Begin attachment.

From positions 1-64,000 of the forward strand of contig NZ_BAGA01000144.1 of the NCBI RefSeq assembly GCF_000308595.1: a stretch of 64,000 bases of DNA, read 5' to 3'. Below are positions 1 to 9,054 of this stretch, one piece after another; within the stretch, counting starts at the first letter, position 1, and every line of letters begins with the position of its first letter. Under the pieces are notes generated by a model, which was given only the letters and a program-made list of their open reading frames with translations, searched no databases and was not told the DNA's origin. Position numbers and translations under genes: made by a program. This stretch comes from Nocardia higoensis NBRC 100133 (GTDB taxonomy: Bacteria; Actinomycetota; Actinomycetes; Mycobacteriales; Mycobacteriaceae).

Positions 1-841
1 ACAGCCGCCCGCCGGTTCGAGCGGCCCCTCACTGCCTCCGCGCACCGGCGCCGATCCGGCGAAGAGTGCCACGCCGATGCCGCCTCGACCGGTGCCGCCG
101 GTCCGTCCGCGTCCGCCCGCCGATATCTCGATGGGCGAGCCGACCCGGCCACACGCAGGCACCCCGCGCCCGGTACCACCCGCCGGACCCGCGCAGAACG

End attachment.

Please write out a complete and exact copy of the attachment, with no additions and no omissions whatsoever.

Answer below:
From positions 1-64,000 of the forward strand of contig NZ_BAGA01000144.1 of the NCBI RefSeq assembly GCF_000308595.1: a stretch of 64,000 bases of DNA, read 5' to 3'. Below are positions 1 to 9,054 of this stretch, one piece after another; within the stretch, counting starts at the first letter, position 1, and every line of letters begins with the position of its first letter. Under the pieces are notes generated by a model, which was given only the letters and a program-made list of their open reading frames with translations, searched no databases and was not told the DNA's origin. Position numbers and translations under genes: made by a program. This stretch comes from Nocardia higoensis NBRC 100133 (GTDB taxonomy: Bacteria; Actinomycetota; Actinomycetes; Mycobacteriales; Mycobacteriaceae).

Positions 1-841
1 ACAGCCGCCCGCCGGTTCGAGCGGCCCCTCACTGCCTCCGCGCACCGGCGCCGATCCGGCGAAGAGTGCCACGCCGATGCCGCCTCGACCGGTGCCGCCG
101 GTCCGTCCGCGTCCGCCCGCCGATATCTCGATGGGCGAGCCGACCCGGCCACACGCAGGCACCCCGCGCCCGGTACCACCCGCCGGACCCGCGCAGAACG